Saturday, February 27, 2010


We left Golden Meadow and headed for the “big” city of Houma. Via the internet, we found J. & N. truck stop, a place to water, gas up, dump your tanks and wash the vehicles. Jim chose the scenic route, a narrow road that follows a marsh and ends in the very small town of Du Lac where we wanted to try much touted seafood dishes at Schmoopy’s Restaurant.

Our first surprise was running into an insurance check point on a stretch of road that gives you no place to turn around. What a novel idea. We chuckled some, and decided it was a dang good idea. With 15 years on the road, Jim had never seen an insurance check point.

Our second surprise was this gorgeous pristine marsh. Jim likes little used back roads. Thirty miles of twisting curves and little traffic allowed us to enjoy the marsh plants and birds free of any human intervention, it seemed. We saw no garbage, plastic bags, old bottles and tires anywhere, the marsh as nature intended it to be.

What a treat. The pictures don’t do it justice because sitting high in the motor home gives us a better view than standing on the ground.

We pulled into the small town of Du Lac and headed for Schmoopys, a restaurant touted for its good fresh seafood. The haphazard gravel and dirt parking lot was full without any obvious place to accommodate a motor home and “toad.” Some guy said, “You could park it out back if that red pick-up wasn’t in the way.” The pick-up in back of Schmoopys was taking up a lot of room but slowly and carefully Jim managed to squeeze by. When we got upstairs, (this restaurant is on stilts) this guy came out of the kitchen with a big smile and welcomed us heartily. He told us he watched us from above. It was his pick-up. We learned later, he was the boss.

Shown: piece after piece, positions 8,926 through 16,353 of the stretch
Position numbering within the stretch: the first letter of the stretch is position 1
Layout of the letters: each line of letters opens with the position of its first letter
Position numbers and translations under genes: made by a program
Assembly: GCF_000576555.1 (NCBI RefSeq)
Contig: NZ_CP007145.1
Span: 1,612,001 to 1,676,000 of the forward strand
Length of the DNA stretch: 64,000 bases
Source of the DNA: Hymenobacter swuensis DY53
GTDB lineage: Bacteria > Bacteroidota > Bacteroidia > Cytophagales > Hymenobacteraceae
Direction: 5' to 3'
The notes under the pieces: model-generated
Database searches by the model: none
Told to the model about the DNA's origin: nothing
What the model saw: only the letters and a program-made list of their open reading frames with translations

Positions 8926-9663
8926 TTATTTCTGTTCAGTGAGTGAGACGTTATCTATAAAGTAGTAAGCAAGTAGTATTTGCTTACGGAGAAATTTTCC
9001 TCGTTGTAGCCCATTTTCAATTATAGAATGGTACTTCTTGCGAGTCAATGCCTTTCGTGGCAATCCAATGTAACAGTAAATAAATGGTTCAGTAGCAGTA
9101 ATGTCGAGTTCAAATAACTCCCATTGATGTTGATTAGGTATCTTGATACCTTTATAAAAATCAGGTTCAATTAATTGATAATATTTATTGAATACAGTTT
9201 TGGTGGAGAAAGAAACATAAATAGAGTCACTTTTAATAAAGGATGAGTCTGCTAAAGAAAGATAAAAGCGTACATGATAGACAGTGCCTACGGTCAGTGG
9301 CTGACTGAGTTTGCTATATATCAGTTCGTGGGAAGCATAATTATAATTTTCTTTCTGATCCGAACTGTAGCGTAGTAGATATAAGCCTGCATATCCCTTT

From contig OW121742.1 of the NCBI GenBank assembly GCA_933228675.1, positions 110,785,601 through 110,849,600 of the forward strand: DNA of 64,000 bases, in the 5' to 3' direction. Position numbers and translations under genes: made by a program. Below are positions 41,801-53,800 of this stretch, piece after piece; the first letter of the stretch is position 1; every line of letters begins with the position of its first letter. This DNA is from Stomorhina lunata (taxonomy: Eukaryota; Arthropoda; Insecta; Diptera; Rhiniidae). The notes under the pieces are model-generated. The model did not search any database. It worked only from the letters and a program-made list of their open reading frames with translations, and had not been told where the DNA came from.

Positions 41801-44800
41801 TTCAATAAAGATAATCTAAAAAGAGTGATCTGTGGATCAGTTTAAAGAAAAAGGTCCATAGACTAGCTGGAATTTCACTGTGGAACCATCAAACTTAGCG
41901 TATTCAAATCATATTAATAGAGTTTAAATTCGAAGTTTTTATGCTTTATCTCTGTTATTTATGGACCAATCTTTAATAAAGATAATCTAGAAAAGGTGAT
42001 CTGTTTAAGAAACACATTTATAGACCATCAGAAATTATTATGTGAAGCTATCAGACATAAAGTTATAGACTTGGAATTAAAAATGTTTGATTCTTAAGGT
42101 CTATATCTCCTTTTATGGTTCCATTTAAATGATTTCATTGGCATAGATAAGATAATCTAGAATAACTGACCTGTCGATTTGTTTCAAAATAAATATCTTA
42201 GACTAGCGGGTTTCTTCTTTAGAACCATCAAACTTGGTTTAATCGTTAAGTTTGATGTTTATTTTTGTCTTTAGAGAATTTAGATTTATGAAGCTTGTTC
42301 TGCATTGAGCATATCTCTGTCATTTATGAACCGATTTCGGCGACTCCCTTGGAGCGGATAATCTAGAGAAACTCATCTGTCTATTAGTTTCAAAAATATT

I rarely order anything deep fried but when sampling new cuisines, all rules are suspended. I made a complete meal out of appetizers, all of which were deep fried. Home made crab pups, filled with crab, creamed cheese and a bread stuffing; mini crawfish pies with a Louisiana roue made of celery, onion and green pepper and a flour & oil gravy; and bacon wrapped oysters battered and fried. Delectable, every one. Jim is fond of bisque and declared it delicious. His meat pie, also an appetizer, was much like a cornish pasty and tasty. People thought I was a bit strange, I guess, taking pictures of our food. For me, oysters are best raw, except for these, the best cooked oysters I’ve ever tasted. He had other menu items I’d never heard of. I wanted to try them all. If you get a chance, go to Schmoopys.

We traveled through several small towns and stopped to buy a greeting card at a Dollar General where we got another surprise. The clerk below tested my one dollar bills. Whaa? She told me she had accepted a counterfeit ONE DOLLAR BILL? I couldn’t help but chuckle and asked her if I could feel it and take pictures. She consented but didn’t think it was near as funny as I did. She complained that she had to “eat” it.

The back of the bill was much too bluish in color. It felt like real money linen, though.

The front looked very authentic. I guess copy machines and kids got away with a minor theft-my guess. But, a one dollar bill?

When we got to J&J, they no longer wash trucks and motor homes. It started to rain. Who knows, maybe tomorrow we won’t need a car wash.

No comments: